Heart of Empire — June 12, 2014, 12:41 pm

The Long Shadow of a Neocon

Reassessing a primary architect of Iraq and Afghanistan’s current misery
Zalmay Khalilzad ©© Gage Skidmore (Flickr)

Zalmay Khalilzad ©© Gage Skidmore (Flickr)

As jihadists everywhere celebrate their stunning victories in Mosul and Tikrit, as well as the abject retreat of the United States from Afghanistan, we can only hope that they accord due credit to a man who was indispensable to their success. Now an obscure businessman seeking crumbs from the table as an “international consultant,” Zalmay Khalilzad was in his day an imperial envoy sent by the United States to decree the fates of Afghanistan and Iraq. His decisions, most especially his selection of puppet overseers to administer the conquered lands, were uniformly disastrous, contributing in large degree to the catastrophes of today. To be sure, many others among the neocon clique and their liberal-democrat interventionist allies deserve a place on the jihadist honor roll of useful idiots, but few contributed as much as Khalilzad, the Afghan-born former academic who selected Hamid Karzai and Nuri al-Maliki as suitable leaders for their respective countries.

Initially promoted up the ranks of the national-security clerisy by Albert Wohlstetter, the dark eminence of neoconservative theology who also mentored neocon godfather Richard Perle, Khalilzad found a useful niche in such company as the only Muslim any of them knew, ready to spout their militarist nostrums at the flutter of a grant check. I myself got an early intimation of Khalilzad’s tenuous grasp on military reality in 1981, when he assured me in all seriousness that the Afghan mujahideen were enjoying great success in disabling Soviet tanks by thrusting thick carpets into their treads. During the administration of the elder Bush, he worked in the Pentagon under Paul Wolfowitz and Scooter Libby. In 1992 he wrote the initial draft of the Defense Planning Guidance, which became an iconic neoconservative text.

Khalilzad’s leap out of relative obscurity came with the post-9/11 invasion and occupation of Afghanistan. Following the collapse of the Taliban regime in 2001, an Afghan Loya Jirga assembly indicated by a clear majority that they wanted their aged king, Zahir Shah, to return from his long exile in Rome to preside over the government. This was not to the taste of presidential special envoy, and later ambassador, Khalilzad, who importuned Italian premier Silvio Berlusconi to prevent the Shah from leaving Rome as he meanwhile brusquely informed the Loya Jirga that their leader was to be Hamid Karzai, a Pashtun of modest reputation.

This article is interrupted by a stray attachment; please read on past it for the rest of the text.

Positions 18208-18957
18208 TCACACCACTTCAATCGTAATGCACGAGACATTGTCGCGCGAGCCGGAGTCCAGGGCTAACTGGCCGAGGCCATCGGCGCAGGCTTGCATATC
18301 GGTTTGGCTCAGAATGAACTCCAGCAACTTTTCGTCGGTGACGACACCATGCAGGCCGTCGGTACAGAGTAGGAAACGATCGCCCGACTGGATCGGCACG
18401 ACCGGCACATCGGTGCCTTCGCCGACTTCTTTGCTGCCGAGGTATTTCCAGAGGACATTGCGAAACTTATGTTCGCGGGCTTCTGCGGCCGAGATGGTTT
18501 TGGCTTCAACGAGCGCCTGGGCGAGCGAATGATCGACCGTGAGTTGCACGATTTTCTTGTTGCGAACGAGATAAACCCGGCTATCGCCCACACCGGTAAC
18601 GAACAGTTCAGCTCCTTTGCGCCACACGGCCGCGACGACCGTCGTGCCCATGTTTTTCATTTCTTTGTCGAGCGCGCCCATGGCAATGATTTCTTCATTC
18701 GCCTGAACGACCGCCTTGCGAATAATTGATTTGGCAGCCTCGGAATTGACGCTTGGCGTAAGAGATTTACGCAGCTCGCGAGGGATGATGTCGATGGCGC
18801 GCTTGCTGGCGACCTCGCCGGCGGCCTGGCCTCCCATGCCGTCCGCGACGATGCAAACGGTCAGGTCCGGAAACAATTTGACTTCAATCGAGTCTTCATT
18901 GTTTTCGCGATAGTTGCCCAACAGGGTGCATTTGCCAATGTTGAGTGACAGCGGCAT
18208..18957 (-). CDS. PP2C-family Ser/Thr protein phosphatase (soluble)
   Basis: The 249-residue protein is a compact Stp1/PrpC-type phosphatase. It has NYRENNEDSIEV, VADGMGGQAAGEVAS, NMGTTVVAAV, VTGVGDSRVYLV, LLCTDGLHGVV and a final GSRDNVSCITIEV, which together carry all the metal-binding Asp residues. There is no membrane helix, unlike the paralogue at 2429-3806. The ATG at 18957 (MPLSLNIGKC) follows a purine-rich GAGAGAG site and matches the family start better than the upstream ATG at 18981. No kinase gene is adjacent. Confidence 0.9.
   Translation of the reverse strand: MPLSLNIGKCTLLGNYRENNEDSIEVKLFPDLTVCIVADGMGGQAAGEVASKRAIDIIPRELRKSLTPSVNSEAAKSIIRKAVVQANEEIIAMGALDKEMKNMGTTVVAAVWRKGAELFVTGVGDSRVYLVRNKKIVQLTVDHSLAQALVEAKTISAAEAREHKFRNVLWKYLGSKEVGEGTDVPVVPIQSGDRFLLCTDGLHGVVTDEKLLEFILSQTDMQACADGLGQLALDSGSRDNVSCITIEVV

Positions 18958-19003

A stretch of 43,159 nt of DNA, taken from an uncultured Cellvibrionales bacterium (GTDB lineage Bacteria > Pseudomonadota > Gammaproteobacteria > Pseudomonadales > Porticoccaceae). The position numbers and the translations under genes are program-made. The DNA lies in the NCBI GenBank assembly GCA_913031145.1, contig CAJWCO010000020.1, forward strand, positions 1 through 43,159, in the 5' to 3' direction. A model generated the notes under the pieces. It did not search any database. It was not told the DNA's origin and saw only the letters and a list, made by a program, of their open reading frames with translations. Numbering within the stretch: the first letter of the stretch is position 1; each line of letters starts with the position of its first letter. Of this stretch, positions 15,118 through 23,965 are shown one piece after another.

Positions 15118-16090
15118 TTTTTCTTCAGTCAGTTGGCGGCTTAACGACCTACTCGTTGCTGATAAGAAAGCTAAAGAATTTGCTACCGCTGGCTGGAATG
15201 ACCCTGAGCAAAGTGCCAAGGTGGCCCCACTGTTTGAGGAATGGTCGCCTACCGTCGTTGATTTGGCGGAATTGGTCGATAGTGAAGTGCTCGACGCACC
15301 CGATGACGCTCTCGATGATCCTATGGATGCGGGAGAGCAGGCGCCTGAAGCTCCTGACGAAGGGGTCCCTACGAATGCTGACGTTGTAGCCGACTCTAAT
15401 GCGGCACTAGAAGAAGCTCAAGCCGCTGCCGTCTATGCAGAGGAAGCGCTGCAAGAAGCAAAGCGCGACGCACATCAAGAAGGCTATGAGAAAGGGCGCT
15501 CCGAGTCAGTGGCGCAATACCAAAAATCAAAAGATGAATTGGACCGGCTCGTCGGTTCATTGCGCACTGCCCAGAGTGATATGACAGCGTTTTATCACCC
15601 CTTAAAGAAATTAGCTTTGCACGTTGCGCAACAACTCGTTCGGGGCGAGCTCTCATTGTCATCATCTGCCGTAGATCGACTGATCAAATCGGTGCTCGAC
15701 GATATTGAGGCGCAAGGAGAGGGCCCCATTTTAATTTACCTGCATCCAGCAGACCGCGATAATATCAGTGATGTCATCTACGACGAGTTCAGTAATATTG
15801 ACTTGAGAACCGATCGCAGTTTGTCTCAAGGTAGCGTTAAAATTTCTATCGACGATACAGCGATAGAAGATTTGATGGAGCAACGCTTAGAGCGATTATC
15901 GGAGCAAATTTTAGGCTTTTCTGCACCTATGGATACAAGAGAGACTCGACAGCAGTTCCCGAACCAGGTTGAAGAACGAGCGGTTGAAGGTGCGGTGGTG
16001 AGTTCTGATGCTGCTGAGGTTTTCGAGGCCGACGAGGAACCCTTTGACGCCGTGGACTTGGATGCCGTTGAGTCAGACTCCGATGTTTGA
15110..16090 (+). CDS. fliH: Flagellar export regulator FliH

Afghan politicians of all stripes concluded that Khalilzad had purposefully picked someone with little internal support in order to ensure that his own authority remained unchallenged. This authority he exercised by operating as supreme warlord, rewarding or threatening the lesser strongmen who had emerged in various provincial power bases with grants of aid or threats of airstrikes from the bombers and Predator drones at his command.

Afghans who could foresee the inevitable consequence of this laissez-faire policy toward the universally hated warlords did their best to persuade Khalilzad to change course. One of them later related to me that he suggested that Khalilzad put “ten of them in handcuffs and ship them off to the International Court at The Hague for crimes against humanity.”

“I’m going to bring them in and demobilize them,” countered Khalilzad confidently.

“No, Zal,” replied the Afghan sadly, “you’re going to legitimize them.”

So it transpired. While Karzai presided, in his self-designed costume of furry hat and cape, over a regime of staggering corruption, large swaths of Afghanistan fell under the control of characters like Hazrat Ali, a ruffian of pliable loyalties who used American support to gain control of the eastern city of Jalalabad and installed himself, with Khalilzad’s approval, as security chief of Nangahar Province. He then began vying with fellow warlord Sher Mohammed Akhunzada for the title of world’s leading heroin trafficker (a practice both men denied engaging in) while delivering hapless victims labeled “high value targets” to the torture cells of Bagram or the oubliette of Guantánamo. In inevitable consequence, disgusted Afghans rallied to a resurgent Taliban. The rest is history.